When you can't rebut the message, attack the messenger. That's what NewsBusters did regarding a editiorial that appeared in the Army Times and related publications supporting the resignation of Defense Secreatary Donald Rumsfeld, where writers were quick to tar it with the allegedly liberal view of the papers' corporate owner, Gannett:
- John Stephenson insisted that Army Times and related newspapers were not "professional military publications," adding, "They are now part of the Gannett Group (USAToday) and the writers for these four 'military papers' also work at USAToday!"
- Michael Bates reiterated the ownership point, also claiming: "Moreover, this isn't the first time these 'military newspapers' have called for Mr. Rumsfeld to be fired. They also did so two and one-half years ago."
- Mark Finkelstein claimed that the papers are "nothing more than cogs in the Gannett chain, a member-in-good-standing of the MSM whose flagship paper is the reliably-liberal USA Today." Finknelstein offers no evidence that every Gannett-owned paper must follow the editorial policies of USA Today. Nor does he support his suggestion that getting rid of Rumsfeld is an inherently "liberal" position, after all, numerous Republicans have been critical of Rumsfeld's performance during the war.
WorldNetDaily joined the kill-the-messenger party, playing up in a Nov. 5 article a claim that, as a reporter for Stars and Stripes during the Vietnam War, Army Times editor Robert Hodierne was accused of "treason" for writing about a group of soldiers "who, for a brief time, refused to fight."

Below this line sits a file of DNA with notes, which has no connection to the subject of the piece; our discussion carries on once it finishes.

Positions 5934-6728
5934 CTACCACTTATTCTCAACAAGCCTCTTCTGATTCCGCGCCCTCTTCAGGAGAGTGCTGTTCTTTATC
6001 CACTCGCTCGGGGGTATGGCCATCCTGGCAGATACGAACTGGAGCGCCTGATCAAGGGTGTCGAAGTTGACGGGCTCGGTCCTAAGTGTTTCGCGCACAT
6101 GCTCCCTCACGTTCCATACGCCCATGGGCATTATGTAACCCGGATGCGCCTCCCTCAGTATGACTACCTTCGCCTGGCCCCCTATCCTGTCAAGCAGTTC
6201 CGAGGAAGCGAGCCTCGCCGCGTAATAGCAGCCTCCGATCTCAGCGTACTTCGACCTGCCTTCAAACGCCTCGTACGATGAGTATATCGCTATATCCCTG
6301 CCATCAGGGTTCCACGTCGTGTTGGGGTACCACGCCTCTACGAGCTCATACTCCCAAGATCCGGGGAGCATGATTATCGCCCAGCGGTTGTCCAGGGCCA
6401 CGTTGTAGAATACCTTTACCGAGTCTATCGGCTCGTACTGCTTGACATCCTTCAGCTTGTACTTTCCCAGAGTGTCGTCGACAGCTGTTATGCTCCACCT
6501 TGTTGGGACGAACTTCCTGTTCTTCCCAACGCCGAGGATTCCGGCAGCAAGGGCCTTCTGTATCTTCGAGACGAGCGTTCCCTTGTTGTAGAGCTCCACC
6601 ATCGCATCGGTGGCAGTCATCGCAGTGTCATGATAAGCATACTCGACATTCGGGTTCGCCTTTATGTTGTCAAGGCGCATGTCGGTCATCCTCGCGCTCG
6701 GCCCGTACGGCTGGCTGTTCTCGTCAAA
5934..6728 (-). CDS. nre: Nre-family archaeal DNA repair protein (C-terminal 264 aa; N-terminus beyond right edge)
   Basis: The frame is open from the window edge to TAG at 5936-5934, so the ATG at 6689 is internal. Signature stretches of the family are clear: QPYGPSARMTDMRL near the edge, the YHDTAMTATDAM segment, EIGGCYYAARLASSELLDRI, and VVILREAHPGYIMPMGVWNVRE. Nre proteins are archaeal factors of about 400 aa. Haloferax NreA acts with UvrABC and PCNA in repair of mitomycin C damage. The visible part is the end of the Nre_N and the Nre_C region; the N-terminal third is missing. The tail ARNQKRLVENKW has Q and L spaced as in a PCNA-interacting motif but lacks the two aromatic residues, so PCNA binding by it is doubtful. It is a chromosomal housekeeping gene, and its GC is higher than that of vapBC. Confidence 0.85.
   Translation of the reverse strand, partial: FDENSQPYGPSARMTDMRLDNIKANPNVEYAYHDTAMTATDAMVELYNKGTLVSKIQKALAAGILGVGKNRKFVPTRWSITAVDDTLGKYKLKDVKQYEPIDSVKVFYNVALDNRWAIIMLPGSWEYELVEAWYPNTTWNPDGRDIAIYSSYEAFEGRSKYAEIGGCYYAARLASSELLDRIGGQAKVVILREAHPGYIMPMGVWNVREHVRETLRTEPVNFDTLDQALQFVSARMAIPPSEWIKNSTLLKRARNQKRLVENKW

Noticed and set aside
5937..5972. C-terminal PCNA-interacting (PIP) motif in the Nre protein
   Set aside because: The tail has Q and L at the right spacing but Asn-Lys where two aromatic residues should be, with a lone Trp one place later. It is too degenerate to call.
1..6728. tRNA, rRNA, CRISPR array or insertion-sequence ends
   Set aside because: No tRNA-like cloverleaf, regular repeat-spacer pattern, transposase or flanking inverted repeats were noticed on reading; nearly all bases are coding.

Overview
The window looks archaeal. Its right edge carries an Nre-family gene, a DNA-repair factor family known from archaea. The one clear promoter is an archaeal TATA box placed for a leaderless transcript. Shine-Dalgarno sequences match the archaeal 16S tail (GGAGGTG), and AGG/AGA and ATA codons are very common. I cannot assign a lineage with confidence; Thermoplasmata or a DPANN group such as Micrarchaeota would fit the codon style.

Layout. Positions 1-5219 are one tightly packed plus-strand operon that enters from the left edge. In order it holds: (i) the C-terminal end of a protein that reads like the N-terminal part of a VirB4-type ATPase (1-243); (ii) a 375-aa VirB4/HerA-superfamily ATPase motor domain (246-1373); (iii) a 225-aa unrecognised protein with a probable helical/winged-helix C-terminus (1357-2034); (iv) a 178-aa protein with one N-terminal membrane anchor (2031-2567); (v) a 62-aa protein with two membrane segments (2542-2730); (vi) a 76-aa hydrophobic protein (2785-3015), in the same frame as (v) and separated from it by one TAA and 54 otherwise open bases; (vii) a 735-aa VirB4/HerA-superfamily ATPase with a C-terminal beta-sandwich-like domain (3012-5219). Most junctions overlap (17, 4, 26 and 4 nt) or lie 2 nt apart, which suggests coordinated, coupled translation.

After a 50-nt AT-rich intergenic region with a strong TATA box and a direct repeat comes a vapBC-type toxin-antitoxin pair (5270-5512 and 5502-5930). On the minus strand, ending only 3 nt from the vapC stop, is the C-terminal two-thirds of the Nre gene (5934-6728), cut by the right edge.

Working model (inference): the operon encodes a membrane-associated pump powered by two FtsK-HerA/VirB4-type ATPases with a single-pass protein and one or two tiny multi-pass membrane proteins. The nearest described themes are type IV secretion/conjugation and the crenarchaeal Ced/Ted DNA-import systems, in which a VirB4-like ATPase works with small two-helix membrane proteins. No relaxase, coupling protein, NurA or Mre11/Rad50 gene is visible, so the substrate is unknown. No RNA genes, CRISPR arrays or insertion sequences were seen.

WND does not detail the actual article that Hodierne wrote. In it, he writes of an infantry company that lost 23 men and an officer during a day of fighting:
By two p.m. the sixty-one men of Bravo Company were ready to move back into the same area. No one really wanted to go. They just wanted to sit in the shade and be left alone.
The commander, Captain William H. Grayler, explained the situation. There would be no helicopter gunship support. The gunships had more important things to do than support Bravo Company. Air and artillery couldn't be used because the marines were too close. They had no mortars, The infantryman, with his rifle and grenades, was expected to dig out the North Vietnamese.
WND doesn't explain where, exactly, the "treason" is in Hodierne's article.
UPDATE: Accuracy in Media also hops on the bandwagon. (You'd think this was coordinated or something.) A Nov. 6 column by Cliff Kincaid calls Gannett "important bastion of liberal media power" and attacks USA Today.